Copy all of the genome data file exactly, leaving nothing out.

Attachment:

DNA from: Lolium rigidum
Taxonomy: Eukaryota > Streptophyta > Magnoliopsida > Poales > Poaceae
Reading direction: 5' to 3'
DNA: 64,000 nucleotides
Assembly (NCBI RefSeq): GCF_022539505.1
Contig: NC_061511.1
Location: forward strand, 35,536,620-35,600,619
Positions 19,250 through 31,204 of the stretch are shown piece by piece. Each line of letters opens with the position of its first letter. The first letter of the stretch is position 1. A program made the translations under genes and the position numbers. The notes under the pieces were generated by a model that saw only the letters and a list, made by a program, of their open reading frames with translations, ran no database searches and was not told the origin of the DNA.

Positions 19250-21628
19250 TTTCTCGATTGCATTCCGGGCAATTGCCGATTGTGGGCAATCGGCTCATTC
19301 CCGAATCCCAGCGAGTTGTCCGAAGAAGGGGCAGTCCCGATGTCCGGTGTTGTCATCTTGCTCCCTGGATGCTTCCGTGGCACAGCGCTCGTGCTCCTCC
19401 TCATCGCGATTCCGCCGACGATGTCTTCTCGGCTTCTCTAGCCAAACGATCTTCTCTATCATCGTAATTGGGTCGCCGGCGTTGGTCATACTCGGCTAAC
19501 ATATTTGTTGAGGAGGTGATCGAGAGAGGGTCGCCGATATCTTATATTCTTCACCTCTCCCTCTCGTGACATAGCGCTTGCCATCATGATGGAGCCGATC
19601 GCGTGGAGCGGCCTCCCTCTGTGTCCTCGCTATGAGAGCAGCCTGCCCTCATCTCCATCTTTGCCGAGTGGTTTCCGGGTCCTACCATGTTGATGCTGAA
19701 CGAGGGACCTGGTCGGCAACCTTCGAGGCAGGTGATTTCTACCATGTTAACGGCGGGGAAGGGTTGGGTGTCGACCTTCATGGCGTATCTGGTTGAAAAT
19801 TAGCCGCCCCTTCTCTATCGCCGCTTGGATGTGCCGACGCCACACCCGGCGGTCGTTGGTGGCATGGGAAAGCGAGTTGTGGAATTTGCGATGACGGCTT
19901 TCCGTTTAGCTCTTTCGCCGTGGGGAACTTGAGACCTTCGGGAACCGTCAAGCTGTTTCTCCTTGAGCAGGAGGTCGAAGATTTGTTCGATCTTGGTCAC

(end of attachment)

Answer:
DNA from: Lolium rigidum
Taxonomy: Eukaryota > Streptophyta > Magnoliopsida > Poales > Poaceae
Reading direction: 5' to 3'
DNA: 64,000 nucleotides
Assembly (NCBI RefSeq): GCF_022539505.1
Contig: NC_061511.1
Location: forward strand, 35,536,620-35,600,619
Positions 19,250 through 31,204 of the stretch are shown piece by piece. Each line of letters opens with the position of its first letter. The first letter of the stretch is position 1. A program made the translations under genes and the position numbers. The notes under the pieces were generated by a model that saw only the letters and a list, made by a program, of their open reading frames with translations, ran no database searches and was not told the origin of the DNA.

Positions 19250-21628
19250 TTTCTCGATTGCATTCCGGGCAATTGCCGATTGTGGGCAATCGGCTCATTC
19301 CCGAATCCCAGCGAGTTGTCCGAAGAAGGGGCAGTCCCGATGTCCGGTGTTGTCATCTTGCTCCCTGGATGCTTCCGTGGCACAGCGCTCGTGCTCCTCC
19401 TCATCGCGATTCCGCCGACGATGTCTTCTCGGCTTCTCTAGCCAAACGATCTTCTCTATCATCGTAATTGGGTCGCCGGCGTTGGTCATACTCGGCTAAC
19501 ATATTTGTTGAGGAGGTGATCGAGAGAGGGTCGCCGATATCTTATATTCTTCACCTCTCCCTCTCGTGACATAGCGCTTGCCATCATGATGGAGCCGATC
19601 GCGTGGAGCGGCCTCCCTCTGTGTCCTCGCTATGAGAGCAGCCTGCCCTCATCTCCATCTTTGCCGAGTGGTTTCCGGGTCCTACCATGTTGATGCTGAA
19701 CGAGGGACCTGGTCGGCAACCTTCGAGGCAGGTGATTTCTACCATGTTAACGGCGGGGAAGGGTTGGGTGTCGACCTTCATGGCGTATCTGGTTGAAAAT
19801 TAGCCGCCCCTTCTCTATCGCCGCTTGGATGTGCCGACGCCACACCCGGCGGTCGTTGGTGGCATGGGAAAGCGAGTTGTGGAATTTGCGATGACGGCTT
19901 TCCGTTTAGCTCTTTCGCCGTGGGGAACTTGAGACCTTCGGGAACCGTCAAGCTGTTTCTCCTTGAGCAGGAGGTCGAAGATTTGTTCGATCTTGGTCAC